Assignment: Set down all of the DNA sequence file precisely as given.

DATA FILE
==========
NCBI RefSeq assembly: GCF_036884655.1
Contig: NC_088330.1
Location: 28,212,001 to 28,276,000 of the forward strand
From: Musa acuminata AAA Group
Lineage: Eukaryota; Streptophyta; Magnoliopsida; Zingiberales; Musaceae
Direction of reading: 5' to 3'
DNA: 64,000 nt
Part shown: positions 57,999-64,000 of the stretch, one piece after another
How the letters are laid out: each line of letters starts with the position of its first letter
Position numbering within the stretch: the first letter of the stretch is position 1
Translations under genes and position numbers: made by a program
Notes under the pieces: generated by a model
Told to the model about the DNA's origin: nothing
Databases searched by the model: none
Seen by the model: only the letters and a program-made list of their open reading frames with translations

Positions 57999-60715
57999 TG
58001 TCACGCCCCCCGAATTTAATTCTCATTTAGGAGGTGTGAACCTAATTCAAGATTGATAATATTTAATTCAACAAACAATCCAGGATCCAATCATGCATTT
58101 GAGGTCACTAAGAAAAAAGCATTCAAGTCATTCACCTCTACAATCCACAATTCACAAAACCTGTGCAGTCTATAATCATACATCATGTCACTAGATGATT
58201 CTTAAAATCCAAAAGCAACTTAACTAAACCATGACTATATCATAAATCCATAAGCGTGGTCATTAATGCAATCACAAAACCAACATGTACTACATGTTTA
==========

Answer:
NCBI RefSeq assembly: GCF_036884655.1
Contig: NC_088330.1
Location: 28,212,001 to 28,276,000 of the forward strand
From: Musa acuminata AAA Group
Lineage: Eukaryota; Streptophyta; Magnoliopsida; Zingiberales; Musaceae
Direction of reading: 5' to 3'
DNA: 64,000 nt
Part shown: positions 57,999-64,000 of the stretch, one piece after another
How the letters are laid out: each line of letters starts with the position of its first letter
Position numbering within the stretch: the first letter of the stretch is position 1
Translations under genes and position numbers: made by a program
Notes under the pieces: generated by a model
Told to the model about the DNA's origin: nothing
Databases searched by the model: none
Seen by the model: only the letters and a program-made list of their open reading frames with translations

Positions 57999-60715
57999 TG
58001 TCACGCCCCCCGAATTTAATTCTCATTTAGGAGGTGTGAACCTAATTCAAGATTGATAATATTTAATTCAACAAACAATCCAGGATCCAATCATGCATTT
58101 GAGGTCACTAAGAAAAAAGCATTCAAGTCATTCACCTCTACAATCCACAATTCACAAAACCTGTGCAGTCTATAATCATACATCATGTCACTAGATGATT
58201 CTTAAAATCCAAAAGCAACTTAACTAAACCATGACTATATCATAAATCCATAAGCGTGGTCATTAATGCAATCACAAAACCAACATGTACTACATGTTTA